THIRTY SEVEN
Dolores Maxwell.com
 
My Mother's Voice

By
Saoirse Maxwell


Do you remember the day, Mom?
Me standing before the television listening to the evening report.
Breaking news of priests abusing children.
I heard the horrors, the destroyed childhoods. The now adults trying to cope with decades of secrets, years of terrors.
Tentatively they continued to reach for trust. For hope. For justice.
I wept.
And you Mom, you worried.
"Don't be listening to that, Tessie," "it'll only upset you."
And then I explained I was feeling empathy, I was sharing their anguish.
My pains of decades ago no longer held the same caustic ache. I had cried my way to healing in the loving care of a surrogate mother. My therapist. My lifeline.

Then we talked Mom. Woman to woman. Mother to mother. Abused to abused.
We hugged. It was easier for you now. The ten children were all grown. The housework was no longer critical. Our differences had become similarities and we had moved on. We yapped over cups of tea, chatted for hours on International calls. Sometimes, I like to think we were making up for the lost years. Giggling like sisters. Exchanging tales of babies and motherhood.

Hubby and daughter wondered when our 20-minute good byes would lessen to maybe an American two, perhaps three. We just couldn't let go Mom. There were stories to be told. Memories to be shared. This time they were the fun ones. You peddling your way down Clonkeen Road, up to Foxrock Church and back. Well into your 70s! Tales of my Da, your husband, now weighing and sorting oranges and grapefruits for the jam. He no longer a stranger to the kitchen or sink.

When the cancer came with its 14% survival rate you braved the International skies. From Dublin to Heathrow to Boston to Maine, you at 70 strode through airports bigger than you'd ever seen in your lifetime.

We shared tea, a chat, while the chemo burned its way though veins, bones, and feet. You held my hand Mom and brushed my wig into place. Later I watched you read, in the peace of a New England autumn. You with nose in book while I dozed on the couch trembling, shivering, and aching from the treatment aftermath. In 38-years I couldn't ever recall you reading in the daytime. You devoured that book Mom and I realized in that moment that's where I too learned to read so swiftly. Now my daughter, your grandchild, reads like us too.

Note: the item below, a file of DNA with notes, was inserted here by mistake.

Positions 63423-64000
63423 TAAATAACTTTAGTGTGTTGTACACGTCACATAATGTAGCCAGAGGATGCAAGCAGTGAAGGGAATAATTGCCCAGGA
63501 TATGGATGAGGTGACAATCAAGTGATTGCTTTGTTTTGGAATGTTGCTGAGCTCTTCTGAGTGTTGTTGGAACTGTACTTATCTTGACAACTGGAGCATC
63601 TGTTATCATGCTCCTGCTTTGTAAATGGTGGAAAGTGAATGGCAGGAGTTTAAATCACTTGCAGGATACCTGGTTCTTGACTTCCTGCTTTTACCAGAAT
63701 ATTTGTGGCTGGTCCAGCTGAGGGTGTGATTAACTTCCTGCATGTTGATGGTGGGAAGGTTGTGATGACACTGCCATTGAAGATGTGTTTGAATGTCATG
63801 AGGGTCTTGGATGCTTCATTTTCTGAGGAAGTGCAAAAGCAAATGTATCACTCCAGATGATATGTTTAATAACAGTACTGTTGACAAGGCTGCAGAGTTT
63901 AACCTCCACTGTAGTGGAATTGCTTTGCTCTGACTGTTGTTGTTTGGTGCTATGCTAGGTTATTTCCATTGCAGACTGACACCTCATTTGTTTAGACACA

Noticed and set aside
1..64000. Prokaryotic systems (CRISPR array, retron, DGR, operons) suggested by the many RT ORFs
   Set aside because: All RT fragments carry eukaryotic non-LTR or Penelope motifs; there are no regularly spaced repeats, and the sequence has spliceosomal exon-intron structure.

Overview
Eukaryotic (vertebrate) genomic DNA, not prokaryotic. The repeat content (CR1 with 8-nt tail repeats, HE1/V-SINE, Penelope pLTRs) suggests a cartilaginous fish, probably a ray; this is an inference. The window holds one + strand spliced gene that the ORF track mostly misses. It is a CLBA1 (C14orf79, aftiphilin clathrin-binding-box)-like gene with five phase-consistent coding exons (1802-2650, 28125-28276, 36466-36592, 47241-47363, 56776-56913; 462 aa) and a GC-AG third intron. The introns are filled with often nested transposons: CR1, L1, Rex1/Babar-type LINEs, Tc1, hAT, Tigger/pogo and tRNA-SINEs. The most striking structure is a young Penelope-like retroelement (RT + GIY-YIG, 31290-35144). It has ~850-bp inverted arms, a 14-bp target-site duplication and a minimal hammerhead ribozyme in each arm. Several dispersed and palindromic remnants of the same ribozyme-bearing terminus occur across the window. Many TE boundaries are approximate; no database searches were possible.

• • •

I returned home from America so we could continue those chats, Mom, those one-to-one moments. I brought your grandchild and my husband, so you, I, they could be more than voices at the end of a receiver. We could hold. Touch. Take walks on the beach. Bring you out and about. Do things you wanted to do. I planned to stop by for tea, to continue those chats for the few years left us.
It wasn't to be.
Suddenly your youngest son, my brother, was your sole caregiver. The phones and answering machine didn't work. We rarely chatted. Visits had to be prearranged. You didn't show up. He drove you elsewhere. He bundled you into cars. The stories told by siblings over the years of broken bones, calls to Gardai, hospital visits, bullying, abuse, were a sad reality.

These days I read your hospital notes, your community service notes and try to make sense of the past year, most especially the last few months of your life. A frail, elderly mother being isolated from her children, grandchildren, her only brother, and others who loved her. There are questionable financial transactions. Accounts no longer in your name. The family grave plot is now owned by your caregiver. There are forged letters. Phones and utilities disconnected long before your death.
Some have met with your youngest son's wrath and his forgery.
There are others who will.

• • •

Wednesday June 15 marks World Elder Abuse Awareness Day.
There are workshops to go to. Talks to be held. Advice given on where and who to ask for help.
But who helped you Mom?
"She never said anything," your doctor's office says.
"It's a civil matter," the Gardai maintain, ignoring the crimes against you and its own policy on Domestic Violence.
But most damning of all are my calls for help to HSE Elder Abuse, your Solicitor, Gardai, your Priest, and your GP – as recommended – an entire year before you died.

Only that you're dead do I now get to see your records. Those the HSE deems are not exempted from my sight. The information that hasn't been redacted. None of which urges it to seek an in-depth investigation.
Like: "HSE staff has monitored the situation but could not provide proof for the allegations yet."
"On admission the son under investigation has requested that no one gets access to his mother and the ward staff have dealt with that issue in the meantime."
"I received new vital information regarding this matter which was discussed at today's Vulnerable Adult Monitoring Team, Wexford Community Services. It was strongly recommended that Mrs Maxwell be discharged into a safe environment."

Your safety is now in Deansgrange Cemetery. Case closed, according to the HSE.

Now I get to watch my beloved husband of near 21 years as he trembles, cries, and wades through this tale of horror. It is difficult to explain the apathy to our 15-year-old but we do try. It is important for her to know you, her Granny, that you were an abused woman, further victimised by an archaic system, one afraid of the light and truth.
Together we search for justice for this mother. Daughter. Sister. Friend.
We ask that you remember Dolores Ann Maxwell, nee Murtagh, on Wednesday June 15, World Elder Abuse Awareness Day.
I surely will.

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World Elder Abuse Awareness Day UN Declaration of Human Rights European Year for Active Ageing and Intergenerational Solidarity Towards a Society for All Ages